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Police get wise to Russian crime

BANGKOK: Immigration Bureau Police are looking to better regulate expatriates who have been living in Thailand long enough to have become influential figures in major tourist districts.

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By Bangkok Post

Tuesday 18 April 2017, 08:57AM


Immigration Bureau Chief Lt Gen Nathathorn Prousoontorn talks to reporters after a crackdown on foreign criminals, especially Russians, who committed offences in their home countries before fleeing to Pattaya. Photo: Pawat Laopaisarntaksin

Immigration Bureau Chief Lt Gen Nathathorn Prousoontorn talks to reporters after a crackdown on foreign criminals, especially Russians, who committed offences in their home countries before fleeing to Pattaya. Photo: Pawat Laopaisarntaksin

Many are transnational criminals hiding in Thailand whose real identities are revealed only after they’ve been arrested.

To fight these criminal activities, the Immigration Bureau, along with local police, local administrative bodies and other state agencies are now implementing a crime suppression policy called “Good guys in, bad guys out”, said Bureau Chief Nathathorn Prousoontorn.

On March 24, Russian national Matvey Shuvalov, 45, was arrested and his visa revoked after authorities found he had been hiding in Thailand for more than two decades.

During his time here, he married a Thai woman, had four children, learned to speak Thai, built a rapport with many local state officials and had become an influential figure in Phuket. The suspect was handed over to Russian police, who took him back to his home country to face prosecution.

Prior to his arrest, the Russian consulate in Thailand contacted the bureau to inform them that Shuvalov was wanted by Russian police in a high-profile fraud case. Following this, the suspect’s passport was taken away from him and an Interpol warrant issued for his arrest, the chief said.

The suspect was also found to have been involved in fraud cases worth more than B9 million in Phuket, said Lt Gen Nathathorn.

A look at Shuvalov’s immigration history over the past 10 years revealed he had left and re-entered Thailand several times.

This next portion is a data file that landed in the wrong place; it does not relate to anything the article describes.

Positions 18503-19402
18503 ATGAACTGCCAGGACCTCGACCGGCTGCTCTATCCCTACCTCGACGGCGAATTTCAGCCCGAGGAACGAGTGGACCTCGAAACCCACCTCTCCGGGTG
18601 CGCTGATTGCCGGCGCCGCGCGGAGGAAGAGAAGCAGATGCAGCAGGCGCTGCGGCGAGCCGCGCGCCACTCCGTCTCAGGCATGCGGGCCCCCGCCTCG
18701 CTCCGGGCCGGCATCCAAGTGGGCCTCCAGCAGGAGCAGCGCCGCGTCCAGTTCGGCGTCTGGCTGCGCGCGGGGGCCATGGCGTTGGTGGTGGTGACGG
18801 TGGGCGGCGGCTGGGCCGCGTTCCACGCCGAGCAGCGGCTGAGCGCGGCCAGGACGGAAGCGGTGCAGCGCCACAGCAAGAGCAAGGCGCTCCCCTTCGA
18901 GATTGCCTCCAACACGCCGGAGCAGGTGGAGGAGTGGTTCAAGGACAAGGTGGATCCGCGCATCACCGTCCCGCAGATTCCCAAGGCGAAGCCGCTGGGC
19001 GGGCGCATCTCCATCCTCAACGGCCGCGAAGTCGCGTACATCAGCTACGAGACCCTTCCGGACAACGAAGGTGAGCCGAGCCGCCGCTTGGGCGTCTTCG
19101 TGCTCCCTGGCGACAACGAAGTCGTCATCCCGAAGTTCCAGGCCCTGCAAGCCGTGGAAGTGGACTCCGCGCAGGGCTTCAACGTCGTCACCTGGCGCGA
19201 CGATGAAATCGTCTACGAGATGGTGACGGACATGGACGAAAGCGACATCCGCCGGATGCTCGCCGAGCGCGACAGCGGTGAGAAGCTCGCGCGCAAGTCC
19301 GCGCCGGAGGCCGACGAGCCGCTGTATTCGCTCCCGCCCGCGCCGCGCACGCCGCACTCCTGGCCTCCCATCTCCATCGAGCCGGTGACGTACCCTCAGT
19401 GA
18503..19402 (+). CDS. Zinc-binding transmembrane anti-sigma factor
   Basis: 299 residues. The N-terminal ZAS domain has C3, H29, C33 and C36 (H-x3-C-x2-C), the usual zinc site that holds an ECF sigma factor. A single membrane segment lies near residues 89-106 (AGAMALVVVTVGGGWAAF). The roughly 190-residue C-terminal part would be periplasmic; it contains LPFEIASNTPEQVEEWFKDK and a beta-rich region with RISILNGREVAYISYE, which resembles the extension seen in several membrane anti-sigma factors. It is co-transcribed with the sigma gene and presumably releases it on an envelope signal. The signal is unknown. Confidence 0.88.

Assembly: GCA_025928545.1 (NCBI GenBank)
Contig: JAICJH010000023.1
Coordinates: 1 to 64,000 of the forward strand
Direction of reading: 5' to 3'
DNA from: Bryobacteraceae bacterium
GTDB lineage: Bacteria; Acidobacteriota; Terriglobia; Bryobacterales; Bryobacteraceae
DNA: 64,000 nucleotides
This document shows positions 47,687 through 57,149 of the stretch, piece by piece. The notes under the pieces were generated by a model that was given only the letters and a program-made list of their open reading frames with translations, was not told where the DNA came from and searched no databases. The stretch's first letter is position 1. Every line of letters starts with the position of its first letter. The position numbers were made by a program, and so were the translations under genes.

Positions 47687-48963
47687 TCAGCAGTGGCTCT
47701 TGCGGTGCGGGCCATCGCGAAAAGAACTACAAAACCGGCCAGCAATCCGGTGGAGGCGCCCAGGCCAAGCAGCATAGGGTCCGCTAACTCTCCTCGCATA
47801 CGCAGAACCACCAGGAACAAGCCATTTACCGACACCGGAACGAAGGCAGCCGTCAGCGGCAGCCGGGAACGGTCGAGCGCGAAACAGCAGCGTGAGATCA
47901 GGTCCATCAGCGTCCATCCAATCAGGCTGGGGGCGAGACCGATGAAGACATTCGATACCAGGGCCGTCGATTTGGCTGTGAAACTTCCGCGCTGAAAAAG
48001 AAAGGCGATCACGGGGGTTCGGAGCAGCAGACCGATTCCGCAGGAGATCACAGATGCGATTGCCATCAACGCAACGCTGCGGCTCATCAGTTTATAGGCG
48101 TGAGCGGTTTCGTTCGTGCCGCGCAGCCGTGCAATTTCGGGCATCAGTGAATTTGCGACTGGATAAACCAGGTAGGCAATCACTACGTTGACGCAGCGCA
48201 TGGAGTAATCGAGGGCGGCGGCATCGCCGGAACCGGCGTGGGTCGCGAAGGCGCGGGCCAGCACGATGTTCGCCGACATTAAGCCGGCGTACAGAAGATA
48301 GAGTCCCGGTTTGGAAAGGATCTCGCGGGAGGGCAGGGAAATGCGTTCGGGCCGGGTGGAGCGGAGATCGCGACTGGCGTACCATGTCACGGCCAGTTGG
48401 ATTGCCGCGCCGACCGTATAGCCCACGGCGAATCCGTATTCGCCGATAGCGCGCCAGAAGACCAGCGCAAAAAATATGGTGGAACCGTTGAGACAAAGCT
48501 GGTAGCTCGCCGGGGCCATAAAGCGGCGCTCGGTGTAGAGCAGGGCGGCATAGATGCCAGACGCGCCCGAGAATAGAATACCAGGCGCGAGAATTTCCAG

“Because he had lived here for a long time, he had money, had a Thai family, and gained a good reputation, he became an influential expat who could intimidate other foreign business people.

“He made foreign owners of small businesses in the area turn to him for assistance first when it came to business negotiations,” said Lt Gen Nathathorn.

A few days earlier, the bureau had apprehended a total of 14 transnational criminal suspects mostly from Russia and Eastern Europe, in a major crackdown on mafia-style gangs in Pattaya city.

They were six Russian nationals, one Ukrainian national, one Belarusian national, four Uzbekistan nationals, one Moroccan national and one Iranian national.

Some Russian suspects fled to Thailand after getting entangled in drug and financial crimes in their country.

“These people have formed criminal gangs, stolen jobs from locals – at restaurants, entertainment venues, car rental businesses and other places – not to mention operated illegal businesses in the tourism sector involved in the sex and drug trades,” said Lt Gen Nathathorn.

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For instance, these transnational criminal gangs were found to have been using women from countries in Eastern Europe to run prostitution rings, he said, adding the gangs were also involved in crimes against foreigners doing businesses in Thailand.

Among the 14 suspects detained in the Pattaya crackdown, four Russian nationals were wanted on arrest warrants issued by Russian police and Interpol red notices, he said.

The first one was Aleksandr Danilov, 43, who was allegedly running a mafia-style drug gang.

He admitted to having been previously arrested and faced prosecution in a drug case before escaping to Thailand, police said. He lived mainly in Pattaya and Phuket.

The second Russian suspect arrested was Mikhail Kriventsov who was wanted by Interpol on charges of dealing in heroin.

The Russian Embassy in Thailand contacted Thai police to inform them the suspect was wanted by Russian authorities.

The third Russian suspect detained was Anton Filippov who was wanted by Russian authorities for defying a court order and absconding.

The suspect left and re-entered Thailand on eight occasions. His last Thai visa allowed him to stay here until April 30.

The fourth Russian suspect arrested was Sergei Mareev who was wanted by both Russian police and Interpol.

The suspect, who is HIV-positive, had multiple female sexual partners.

During his arrest, police found a package containing illicit drugs on him in a sting operation in which a female police officer posed as a potential sexual partner to meet him.

Read original story here.

 

 

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